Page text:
Voices to be taught at public schools in California
Vocational therapy schools are set to be a part of California’s public schools this fall, but there’s a catch: They’re only going to teach the same thing for the duration of the school year.
The state of California is looking to create a new school-based training program for students to learn about the voice, using voice therapy to help people with different levels of experience with voice.
It’s called Voices to Be.
The program will be modeled on the one in New York, which has trained more than 200,000 people in its two-year program.
But unlike New York’s, California’s program is for people who are just starting out and have a limited understanding of voice therapy.
The new program is designed to give people a chance to develop a better understanding of the role that voice therapy plays in the lives of people with varying levels of emotional, cognitive and behavioral challenges.
The goal is to be able to teach students about how to communicate better in the face of stress and anxiety, the Voice to Be program’s website says.
That includes how to listen and how to manage stress, and how a person might feel about their voice if they didn’t.
“There’s a lot of misinformation out there about how the voice affects us,” said Natalie Stokes, the program’s co-director.
“We want to get that out there so that people understand it.”
There are currently more than 100 public schools participating in the program.
The school districts are responsible for deciding which students will be able participate, and students can choose to take part in a course or the whole school year if they so choose.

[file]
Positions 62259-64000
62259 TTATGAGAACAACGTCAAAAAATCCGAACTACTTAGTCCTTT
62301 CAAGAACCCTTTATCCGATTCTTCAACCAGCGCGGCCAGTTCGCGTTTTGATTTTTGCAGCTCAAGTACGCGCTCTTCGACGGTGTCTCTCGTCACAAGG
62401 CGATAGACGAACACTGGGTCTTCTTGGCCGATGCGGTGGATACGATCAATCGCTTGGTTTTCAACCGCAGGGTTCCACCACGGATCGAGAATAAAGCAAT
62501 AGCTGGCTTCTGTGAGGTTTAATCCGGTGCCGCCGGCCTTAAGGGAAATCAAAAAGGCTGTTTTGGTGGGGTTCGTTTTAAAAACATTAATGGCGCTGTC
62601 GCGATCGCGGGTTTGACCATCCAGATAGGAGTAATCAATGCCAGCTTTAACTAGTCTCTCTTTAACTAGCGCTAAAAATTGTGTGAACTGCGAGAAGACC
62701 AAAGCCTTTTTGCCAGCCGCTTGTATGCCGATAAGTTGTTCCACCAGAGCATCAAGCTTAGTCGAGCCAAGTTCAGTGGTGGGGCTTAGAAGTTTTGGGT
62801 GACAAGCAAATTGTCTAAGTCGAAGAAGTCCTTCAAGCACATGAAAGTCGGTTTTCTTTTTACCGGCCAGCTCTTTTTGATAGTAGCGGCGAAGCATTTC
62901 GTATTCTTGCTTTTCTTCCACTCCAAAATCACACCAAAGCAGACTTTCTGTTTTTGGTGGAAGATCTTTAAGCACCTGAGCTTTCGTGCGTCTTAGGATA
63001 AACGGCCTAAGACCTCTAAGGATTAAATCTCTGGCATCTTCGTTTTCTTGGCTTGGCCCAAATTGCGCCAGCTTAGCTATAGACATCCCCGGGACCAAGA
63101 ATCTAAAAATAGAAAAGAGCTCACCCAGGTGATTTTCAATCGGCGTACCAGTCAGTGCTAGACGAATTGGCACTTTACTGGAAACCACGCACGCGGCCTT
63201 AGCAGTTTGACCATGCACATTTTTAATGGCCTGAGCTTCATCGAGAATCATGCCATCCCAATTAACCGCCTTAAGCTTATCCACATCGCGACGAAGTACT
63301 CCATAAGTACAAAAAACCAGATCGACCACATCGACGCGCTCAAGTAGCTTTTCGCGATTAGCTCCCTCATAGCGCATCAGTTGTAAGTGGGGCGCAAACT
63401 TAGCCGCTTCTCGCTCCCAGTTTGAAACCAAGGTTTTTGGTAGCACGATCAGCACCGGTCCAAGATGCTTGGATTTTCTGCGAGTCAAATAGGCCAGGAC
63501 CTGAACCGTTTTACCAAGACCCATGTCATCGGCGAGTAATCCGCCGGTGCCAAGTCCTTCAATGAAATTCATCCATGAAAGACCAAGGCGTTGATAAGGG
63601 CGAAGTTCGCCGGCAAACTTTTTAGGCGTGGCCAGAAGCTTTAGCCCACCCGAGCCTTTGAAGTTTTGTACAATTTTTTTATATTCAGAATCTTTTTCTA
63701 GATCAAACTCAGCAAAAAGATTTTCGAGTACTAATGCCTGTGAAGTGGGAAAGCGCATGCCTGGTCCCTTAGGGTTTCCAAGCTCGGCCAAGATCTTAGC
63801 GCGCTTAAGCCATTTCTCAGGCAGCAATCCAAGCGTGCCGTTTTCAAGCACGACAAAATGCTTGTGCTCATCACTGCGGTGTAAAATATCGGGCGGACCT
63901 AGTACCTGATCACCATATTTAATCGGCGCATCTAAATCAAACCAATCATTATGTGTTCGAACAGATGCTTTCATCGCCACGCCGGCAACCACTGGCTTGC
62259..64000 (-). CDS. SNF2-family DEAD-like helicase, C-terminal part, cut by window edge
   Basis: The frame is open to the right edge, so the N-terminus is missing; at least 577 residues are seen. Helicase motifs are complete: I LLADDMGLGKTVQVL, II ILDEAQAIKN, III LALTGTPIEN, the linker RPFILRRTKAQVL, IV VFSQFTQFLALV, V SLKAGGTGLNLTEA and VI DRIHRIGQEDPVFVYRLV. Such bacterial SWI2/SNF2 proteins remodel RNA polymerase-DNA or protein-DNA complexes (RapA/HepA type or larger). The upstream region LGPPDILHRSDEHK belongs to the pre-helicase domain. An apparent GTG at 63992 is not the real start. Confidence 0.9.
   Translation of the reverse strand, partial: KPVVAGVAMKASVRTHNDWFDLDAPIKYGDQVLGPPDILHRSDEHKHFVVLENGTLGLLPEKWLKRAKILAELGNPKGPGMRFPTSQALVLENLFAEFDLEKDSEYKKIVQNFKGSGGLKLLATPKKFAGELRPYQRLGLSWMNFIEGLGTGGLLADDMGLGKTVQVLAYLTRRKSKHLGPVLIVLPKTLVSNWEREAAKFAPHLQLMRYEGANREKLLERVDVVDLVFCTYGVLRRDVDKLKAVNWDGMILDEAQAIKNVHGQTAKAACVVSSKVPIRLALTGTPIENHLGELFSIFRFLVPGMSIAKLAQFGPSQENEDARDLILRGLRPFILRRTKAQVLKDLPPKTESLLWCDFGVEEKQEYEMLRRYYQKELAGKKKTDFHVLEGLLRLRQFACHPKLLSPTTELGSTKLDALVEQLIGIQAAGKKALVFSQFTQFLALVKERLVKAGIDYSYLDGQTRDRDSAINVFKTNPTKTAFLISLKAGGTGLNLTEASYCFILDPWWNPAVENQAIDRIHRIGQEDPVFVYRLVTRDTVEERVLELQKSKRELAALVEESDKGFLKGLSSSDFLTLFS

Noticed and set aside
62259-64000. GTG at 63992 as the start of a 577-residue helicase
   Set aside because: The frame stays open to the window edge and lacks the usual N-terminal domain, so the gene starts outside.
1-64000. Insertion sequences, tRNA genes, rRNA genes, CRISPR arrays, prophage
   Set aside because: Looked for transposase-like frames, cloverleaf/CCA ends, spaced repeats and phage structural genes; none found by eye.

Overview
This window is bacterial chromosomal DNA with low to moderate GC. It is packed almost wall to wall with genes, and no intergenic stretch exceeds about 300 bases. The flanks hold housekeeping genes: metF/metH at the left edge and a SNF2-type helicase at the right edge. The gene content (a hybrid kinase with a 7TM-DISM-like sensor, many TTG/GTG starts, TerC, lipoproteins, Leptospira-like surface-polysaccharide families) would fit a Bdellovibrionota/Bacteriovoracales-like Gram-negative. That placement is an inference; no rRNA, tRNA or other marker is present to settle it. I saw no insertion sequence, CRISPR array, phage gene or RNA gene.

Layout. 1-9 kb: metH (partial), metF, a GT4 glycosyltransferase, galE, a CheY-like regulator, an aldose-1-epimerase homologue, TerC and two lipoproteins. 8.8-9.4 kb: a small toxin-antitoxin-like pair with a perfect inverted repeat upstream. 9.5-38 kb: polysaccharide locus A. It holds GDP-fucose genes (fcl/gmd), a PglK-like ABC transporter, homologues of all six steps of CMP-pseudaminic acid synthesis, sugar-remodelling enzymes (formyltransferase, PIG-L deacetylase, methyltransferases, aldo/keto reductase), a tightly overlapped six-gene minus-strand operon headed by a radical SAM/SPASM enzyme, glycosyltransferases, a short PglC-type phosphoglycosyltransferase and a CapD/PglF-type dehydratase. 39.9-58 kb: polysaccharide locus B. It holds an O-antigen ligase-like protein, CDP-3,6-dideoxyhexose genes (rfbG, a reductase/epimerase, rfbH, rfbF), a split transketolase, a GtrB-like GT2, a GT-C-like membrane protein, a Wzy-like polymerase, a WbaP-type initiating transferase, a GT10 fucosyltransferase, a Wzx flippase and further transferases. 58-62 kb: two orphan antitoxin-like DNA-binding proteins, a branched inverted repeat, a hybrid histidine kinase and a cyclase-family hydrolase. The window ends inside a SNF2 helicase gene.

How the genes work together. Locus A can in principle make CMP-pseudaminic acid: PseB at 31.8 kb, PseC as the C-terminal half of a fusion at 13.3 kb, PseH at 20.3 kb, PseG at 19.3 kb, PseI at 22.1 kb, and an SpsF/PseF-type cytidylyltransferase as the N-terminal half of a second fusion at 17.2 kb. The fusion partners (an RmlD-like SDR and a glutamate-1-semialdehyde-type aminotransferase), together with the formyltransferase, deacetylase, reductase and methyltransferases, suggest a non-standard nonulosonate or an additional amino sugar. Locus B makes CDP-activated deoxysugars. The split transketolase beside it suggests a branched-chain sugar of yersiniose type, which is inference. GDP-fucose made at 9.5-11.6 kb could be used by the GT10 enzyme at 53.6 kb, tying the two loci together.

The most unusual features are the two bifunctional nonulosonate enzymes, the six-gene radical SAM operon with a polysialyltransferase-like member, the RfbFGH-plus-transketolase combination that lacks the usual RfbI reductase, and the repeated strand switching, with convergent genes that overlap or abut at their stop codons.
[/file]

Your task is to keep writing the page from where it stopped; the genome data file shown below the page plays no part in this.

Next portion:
“If we had to choose just one person to start, we would have chosen this person because of their level of emotional maturity, their level, their ability to think about and learn, and their ability with voice,” Stokes said.
“That person would have been the one we would use.”
To participate in the new program, students must have a basic understanding of how voice therapy works.
They must be at least 16 years old and have at least three years of experience in voice therapy, the California Department of Education said.
The first class will start on Tuesday, July 1.
After the first session, students will work through their own voice therapy sessions, and the rest of the year will be spent learning about voice therapy and coping with it.
They’ll also participate in other workshops and classes, and attend regular school functions and extracurricular activities.
For those students who can’t find the time to attend a regular school function, the school district will be offering them an online, 24/7 voice therapy program through the company Voice.net, which will offer a fee-for-service version of the program at no cost to students.
Stokes expects the program will become a big part of the schools’ daily lives.
“It’s about teaching these kids that voice can be a great thing,” Stakes said.